Mike and List
To give some context as to which, and whether Thomas Boyd went to Georgia:
The two Stirling brothers listed, William and Hugh, both merchants of Glasgow, were the
2nd and 3rd sons of Sir Mungo Stirling, 2nd Bt of Glorat in Stirlingshire. Their father
Sir Mungo died in 1712, and eldest son James, born 1705, inherited the estates.
William was born about 1708, and Hugh about 1710.
William and Hugh were each granted 500 acres and took up their grants in June 1734. They
were each allowed to take 10 servants with them, and they took 18 between them, who had
all arrived by August 1734. "Coulter and Saye" individually name each of their
and their arrival dates, together with a small bio of both William and Hugh. Neither man
married, and Hugh died in Savannah, Georgia in 1740, and William died in Charleston, South
Carolina in 1743
BUT there is nothing more for Thomas Boyd other than than the bare details of his grant
[Ed: E.Merton Coulter and Albert B. Saye "A List of the Early Settlers of
Published 1949, University of Georgia Press]
Having previously researched William and Hugh Stirling, I went back to my original sources
used in their research, to search for Thomas Boyd, but without any success at all beyond
the one line about his initial grant, repeated in the various sources. There are no other
Thomas Boyds listed by Coulter and Saye.
Thomas Boyd received his grant in August 1736, but I can not find any more references to
him as regards taking up his grant, let alone the names of his servants who he would have
had to take with him, nor any mention of a wife or children, or of children born in
Georgia. Hence, I wonder whether he actually took up his grant, but realized there may
well be problems with the cost of labour and production, compared with that in South
Carolina where "slave labour" was used to farm. This rule of no slaves was
applied by the
Trustees to the large acreage land grants and to the very much smaller business blocks
allocated within the new township of Savannah, thus it affected every aspect of costs
within all trades and occupations in this settlement in Georgia. The problem was that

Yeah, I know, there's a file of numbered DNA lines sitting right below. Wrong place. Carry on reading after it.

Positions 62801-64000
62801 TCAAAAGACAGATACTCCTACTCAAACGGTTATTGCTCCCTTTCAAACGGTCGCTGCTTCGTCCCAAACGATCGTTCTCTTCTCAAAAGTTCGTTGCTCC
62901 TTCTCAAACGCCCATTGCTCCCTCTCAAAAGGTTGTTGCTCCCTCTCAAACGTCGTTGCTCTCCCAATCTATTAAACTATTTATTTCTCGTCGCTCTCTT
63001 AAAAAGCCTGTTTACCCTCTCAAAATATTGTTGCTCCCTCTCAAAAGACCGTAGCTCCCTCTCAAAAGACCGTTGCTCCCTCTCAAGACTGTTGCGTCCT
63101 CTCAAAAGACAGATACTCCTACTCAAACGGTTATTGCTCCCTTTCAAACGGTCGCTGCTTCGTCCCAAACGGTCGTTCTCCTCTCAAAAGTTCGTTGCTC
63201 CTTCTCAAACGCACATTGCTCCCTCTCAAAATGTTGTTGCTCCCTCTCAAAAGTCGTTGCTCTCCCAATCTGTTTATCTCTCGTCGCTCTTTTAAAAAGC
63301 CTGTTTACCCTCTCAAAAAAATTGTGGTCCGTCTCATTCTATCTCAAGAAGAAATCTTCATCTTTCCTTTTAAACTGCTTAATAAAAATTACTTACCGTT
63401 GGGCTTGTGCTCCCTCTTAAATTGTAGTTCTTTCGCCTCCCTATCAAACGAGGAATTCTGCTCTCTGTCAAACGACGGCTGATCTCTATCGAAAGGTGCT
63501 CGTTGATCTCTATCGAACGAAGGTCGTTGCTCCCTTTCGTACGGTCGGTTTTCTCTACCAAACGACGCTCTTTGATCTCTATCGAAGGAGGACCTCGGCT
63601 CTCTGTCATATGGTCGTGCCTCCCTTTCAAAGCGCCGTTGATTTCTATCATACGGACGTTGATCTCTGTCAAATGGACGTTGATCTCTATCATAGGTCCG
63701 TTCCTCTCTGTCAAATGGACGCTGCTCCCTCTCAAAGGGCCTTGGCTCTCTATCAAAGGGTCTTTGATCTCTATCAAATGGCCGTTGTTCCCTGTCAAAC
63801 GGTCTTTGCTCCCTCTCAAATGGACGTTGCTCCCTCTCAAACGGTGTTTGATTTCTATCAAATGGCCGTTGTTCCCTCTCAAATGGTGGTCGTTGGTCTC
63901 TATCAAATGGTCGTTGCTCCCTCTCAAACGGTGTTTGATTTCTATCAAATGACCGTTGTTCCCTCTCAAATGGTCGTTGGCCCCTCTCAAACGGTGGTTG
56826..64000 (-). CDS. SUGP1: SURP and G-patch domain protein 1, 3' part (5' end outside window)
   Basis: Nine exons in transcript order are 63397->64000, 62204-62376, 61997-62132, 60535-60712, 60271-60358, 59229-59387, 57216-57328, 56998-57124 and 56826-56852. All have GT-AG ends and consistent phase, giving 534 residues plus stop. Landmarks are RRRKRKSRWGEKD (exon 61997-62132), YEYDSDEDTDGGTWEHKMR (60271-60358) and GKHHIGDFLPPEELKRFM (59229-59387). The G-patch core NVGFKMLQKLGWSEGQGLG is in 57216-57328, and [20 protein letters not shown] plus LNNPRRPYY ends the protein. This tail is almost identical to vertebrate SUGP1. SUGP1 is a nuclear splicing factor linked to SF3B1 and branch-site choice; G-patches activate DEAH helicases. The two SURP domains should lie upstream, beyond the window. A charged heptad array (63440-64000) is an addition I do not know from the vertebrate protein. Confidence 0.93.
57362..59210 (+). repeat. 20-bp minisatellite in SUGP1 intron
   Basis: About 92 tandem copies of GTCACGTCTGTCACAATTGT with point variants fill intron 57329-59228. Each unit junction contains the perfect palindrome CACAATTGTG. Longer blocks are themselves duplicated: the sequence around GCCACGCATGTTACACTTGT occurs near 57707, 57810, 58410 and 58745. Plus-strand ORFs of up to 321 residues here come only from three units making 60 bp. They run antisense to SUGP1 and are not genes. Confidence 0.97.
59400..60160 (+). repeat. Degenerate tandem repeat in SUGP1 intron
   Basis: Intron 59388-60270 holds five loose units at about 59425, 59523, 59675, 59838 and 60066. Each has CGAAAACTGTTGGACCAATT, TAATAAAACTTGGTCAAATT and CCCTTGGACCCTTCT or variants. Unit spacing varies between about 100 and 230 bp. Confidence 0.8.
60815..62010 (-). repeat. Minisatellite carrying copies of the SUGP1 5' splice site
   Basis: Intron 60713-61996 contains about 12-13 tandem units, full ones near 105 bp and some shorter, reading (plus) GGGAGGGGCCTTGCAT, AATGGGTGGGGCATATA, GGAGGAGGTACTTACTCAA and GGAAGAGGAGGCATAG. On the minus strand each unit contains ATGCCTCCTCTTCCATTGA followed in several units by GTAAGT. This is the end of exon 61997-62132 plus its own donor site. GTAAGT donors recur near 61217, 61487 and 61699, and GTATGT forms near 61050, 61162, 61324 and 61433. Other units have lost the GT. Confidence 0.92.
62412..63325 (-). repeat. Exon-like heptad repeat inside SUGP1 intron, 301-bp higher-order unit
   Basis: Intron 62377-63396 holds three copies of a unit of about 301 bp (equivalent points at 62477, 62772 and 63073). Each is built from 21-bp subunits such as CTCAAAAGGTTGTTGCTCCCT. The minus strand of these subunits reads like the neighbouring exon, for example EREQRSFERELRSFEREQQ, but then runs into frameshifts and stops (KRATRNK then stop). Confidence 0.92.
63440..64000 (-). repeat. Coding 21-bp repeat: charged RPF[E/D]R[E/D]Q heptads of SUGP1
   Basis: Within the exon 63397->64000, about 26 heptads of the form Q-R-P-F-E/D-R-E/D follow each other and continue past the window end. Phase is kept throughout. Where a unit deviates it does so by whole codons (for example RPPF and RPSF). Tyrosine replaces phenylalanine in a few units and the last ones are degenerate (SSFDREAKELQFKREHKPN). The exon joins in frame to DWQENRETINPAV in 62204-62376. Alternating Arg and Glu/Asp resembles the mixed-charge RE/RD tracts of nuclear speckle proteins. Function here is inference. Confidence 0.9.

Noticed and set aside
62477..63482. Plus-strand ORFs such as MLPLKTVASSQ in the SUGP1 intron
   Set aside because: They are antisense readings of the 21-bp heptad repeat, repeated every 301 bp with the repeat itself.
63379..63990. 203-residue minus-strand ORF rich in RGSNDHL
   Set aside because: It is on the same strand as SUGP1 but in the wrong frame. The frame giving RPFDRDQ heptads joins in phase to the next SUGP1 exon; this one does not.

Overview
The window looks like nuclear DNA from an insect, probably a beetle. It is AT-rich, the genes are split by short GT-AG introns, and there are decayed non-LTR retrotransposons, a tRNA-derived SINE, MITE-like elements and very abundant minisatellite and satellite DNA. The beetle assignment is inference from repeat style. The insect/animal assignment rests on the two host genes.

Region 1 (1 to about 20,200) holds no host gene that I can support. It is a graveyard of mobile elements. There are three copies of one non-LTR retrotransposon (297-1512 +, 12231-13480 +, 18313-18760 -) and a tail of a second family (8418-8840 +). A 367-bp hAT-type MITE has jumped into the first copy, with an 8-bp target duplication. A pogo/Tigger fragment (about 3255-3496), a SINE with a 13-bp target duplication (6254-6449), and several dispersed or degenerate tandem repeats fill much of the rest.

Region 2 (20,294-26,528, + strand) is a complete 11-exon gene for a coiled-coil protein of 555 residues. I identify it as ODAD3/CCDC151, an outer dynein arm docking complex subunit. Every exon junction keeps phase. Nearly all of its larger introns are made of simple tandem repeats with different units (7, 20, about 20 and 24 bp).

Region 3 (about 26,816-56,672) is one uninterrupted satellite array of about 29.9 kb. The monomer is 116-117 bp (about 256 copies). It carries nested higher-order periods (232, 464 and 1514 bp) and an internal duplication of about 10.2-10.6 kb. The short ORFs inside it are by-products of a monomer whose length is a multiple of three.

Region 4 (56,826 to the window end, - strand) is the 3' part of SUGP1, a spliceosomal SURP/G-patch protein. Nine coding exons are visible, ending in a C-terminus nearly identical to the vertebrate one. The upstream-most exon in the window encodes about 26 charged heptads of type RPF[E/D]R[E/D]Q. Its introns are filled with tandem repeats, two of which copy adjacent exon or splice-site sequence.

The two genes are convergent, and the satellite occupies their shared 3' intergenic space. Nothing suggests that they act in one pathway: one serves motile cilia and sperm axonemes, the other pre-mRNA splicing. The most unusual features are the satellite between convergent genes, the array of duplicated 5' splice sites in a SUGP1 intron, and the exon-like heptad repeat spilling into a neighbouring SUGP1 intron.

South Carolina was and is, literally on the other side of the Savannah River from Georgia,
and they had very cheap "slave labour" !
Patrick Houston and the majority of those whom you listed also have good bio's, and
servants are also individually named by Coulter and Saye.
Given the wording of the application and granting of the initial block to Thomas Boyd of
Pitcon, gentleman I interpret him as being Thomas Boyd, who held Pitcon, not a younger son
of him or of a subsequent generation.
For some reason Thomas, perhaps his wife's influence, on top of the "cost of
problems, led Thomas to decided not to take up his grant. He himself only, may have sailed
to Georgie, but "Coulter and Saye" have no record of him even arriving in
than details of his grant, suggesting he did not travel to Georgia at all, but "cut
losses" and stayed in Scotland. This may well have left him with a debt, either to
Trustees, or someone else, and may have contributed to the sale of Pitcon in a subsequent
As a footnote, the white mulberry was for silkworms, as the Trustees had noted the
latitude of Georgia was similar to that of the well established silk growing areas in the
Mediterranean. They did not want crops grown in Georgia that may undermine production in
Great Britain at that time.
Burnie, Tasmania in OZ
On 22/06/2019 9:37 am, ayrshire-request(a)rootsweb.com wrote:
From: Mike Boyd [mailto:firstname.lastname@example.org]
Sent: Friday, June 21, 2019 1:28 AM
Subject: [AYR] Thomas Boyd of Pitcon, Ayrshire, granted 500 acres in Georgia in 1736
I went to my local Genealogical Society yesterday to make a list of
Clan Histories and other books on Scottish History and the Clans, when I came upon the
book, Scottish Emigration to Colonial America 1607 � 1785, by David Dobson, 2004.
Most of the other books I have not looked at the book�s index, but for some reason this
one I did. And I was very pleased that I did, as I found several Boyd references.
On page 116, it says On 1 August 1773 Patrick Houston, merchant in Glasgow, was allocated
500 acres of land in Georgia, subject to certain conditions. He had to undertake to bring
with him ten menservants who would for three years; plant two thousand white mulberry
trees, ten per acre; and allocated 20 acres to each manservant in due course.
Similar grants made over the next few years to other Scottish gentlemen resulted in their
settling with their servants and families in Georgia.�
It then goes onto list �
1. John Baillie, merchant of Edinburgh;
2. Andrew Grant, merchant in Edinburgh;
3. James Houston, merchant in Glasgow;
4. Hugh and William Stirling, merchants in Glasgow;
5. Joseph Wardrope, house carpenter in Edinburgh;
6. Patrick Tailfer, physician in Edinburgh;
7. Thomas Baillie, gentleman in Orkney;
8. George Dunbar, gentleman in Inverness-shire;
9. John Cuthbert of Brackies, gentleman in Inverness-shire;
10. Patrick McKay of Cyderhall, gentleman in Sutherland;
11. Patrick Graham, surgeon-apothecary in Crieff;
12. David Blair of Giffordland, gentleman in Ayrshire;
13. Thomas Boyd of Pitcon, gentleman in Ayrshire;